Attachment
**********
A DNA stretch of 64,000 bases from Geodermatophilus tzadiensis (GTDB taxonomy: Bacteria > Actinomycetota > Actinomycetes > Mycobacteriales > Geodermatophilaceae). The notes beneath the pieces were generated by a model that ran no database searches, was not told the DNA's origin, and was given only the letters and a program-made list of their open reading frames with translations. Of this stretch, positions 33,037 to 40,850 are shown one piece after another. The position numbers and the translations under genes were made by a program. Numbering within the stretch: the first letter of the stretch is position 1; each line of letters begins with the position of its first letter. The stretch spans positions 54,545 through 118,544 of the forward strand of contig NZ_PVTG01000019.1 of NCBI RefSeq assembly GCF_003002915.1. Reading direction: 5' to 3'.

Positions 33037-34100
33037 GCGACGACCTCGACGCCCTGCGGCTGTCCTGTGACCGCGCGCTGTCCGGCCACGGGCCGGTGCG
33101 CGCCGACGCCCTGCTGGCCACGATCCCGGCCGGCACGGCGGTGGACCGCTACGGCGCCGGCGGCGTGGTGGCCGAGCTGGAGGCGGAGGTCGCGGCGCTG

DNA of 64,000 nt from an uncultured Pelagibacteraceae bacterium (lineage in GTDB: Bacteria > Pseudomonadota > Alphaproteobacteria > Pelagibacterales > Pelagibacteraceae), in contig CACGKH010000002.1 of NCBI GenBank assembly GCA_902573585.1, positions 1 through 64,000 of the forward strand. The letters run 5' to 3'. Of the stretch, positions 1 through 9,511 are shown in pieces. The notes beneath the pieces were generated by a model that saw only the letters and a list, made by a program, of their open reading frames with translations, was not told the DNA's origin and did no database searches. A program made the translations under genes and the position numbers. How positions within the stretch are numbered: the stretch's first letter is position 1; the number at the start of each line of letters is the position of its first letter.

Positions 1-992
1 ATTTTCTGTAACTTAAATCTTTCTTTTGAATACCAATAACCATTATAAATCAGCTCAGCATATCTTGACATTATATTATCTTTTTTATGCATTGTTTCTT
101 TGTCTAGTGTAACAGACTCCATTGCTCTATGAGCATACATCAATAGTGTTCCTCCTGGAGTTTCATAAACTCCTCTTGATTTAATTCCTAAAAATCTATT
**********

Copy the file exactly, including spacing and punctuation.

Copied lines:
A DNA stretch of 64,000 bases from Geodermatophilus tzadiensis (GTDB taxonomy: Bacteria > Actinomycetota > Actinomycetes > Mycobacteriales > Geodermatophilaceae). The notes beneath the pieces were generated by a model that ran no database searches, was not told the DNA's origin, and was given only the letters and a program-made list of their open reading frames with translations. Of this stretch, positions 33,037 to 40,850 are shown one piece after another. The position numbers and the translations under genes were made by a program. Numbering within the stretch: the first letter of the stretch is position 1; each line of letters begins with the position of its first letter. The stretch spans positions 54,545 through 118,544 of the forward strand of contig NZ_PVTG01000019.1 of NCBI RefSeq assembly GCF_003002915.1. Reading direction: 5' to 3'.

Positions 33037-34100
33037 GCGACGACCTCGACGCCCTGCGGCTGTCCTGTGACCGCGCGCTGTCCGGCCACGGGCCGGTGCG
33101 CGCCGACGCCCTGCTGGCCACGATCCCGGCCGGCACGGCGGTGGACCGCTACGGCGCCGGCGGCGTGGTGGCCGAGCTGGAGGCGGAGGTCGCGGCGCTG

DNA of 64,000 nt from an uncultured Pelagibacteraceae bacterium (lineage in GTDB: Bacteria > Pseudomonadota > Alphaproteobacteria > Pelagibacterales > Pelagibacteraceae), in contig CACGKH010000002.1 of NCBI GenBank assembly GCA_902573585.1, positions 1 through 64,000 of the forward strand. The letters run 5' to 3'. Of the stretch, positions 1 through 9,511 are shown in pieces. The notes beneath the pieces were generated by a model that saw only the letters and a list, made by a program, of their open reading frames with translations, was not told the DNA's origin and did no database searches. A program made the translations under genes and the position numbers. How positions within the stretch are numbered: the stretch's first letter is position 1; the number at the start of each line of letters is the position of its first letter.

Positions 1-992
1 ATTTTCTGTAACTTAAATCTTTCTTTTGAATACCAATAACCATTATAAATCAGCTCAGCATATCTTGACATTATATTATCTTTTTTATGCATTGTTTCTT
101 TGTCTAGTGTAACAGACTCCATTGCTCTATGAGCATACATCAATAGTGTTCCTCCTGGAGTTTCATAAACTCCTCTTGATTTAATTCCTAAAAATCTATT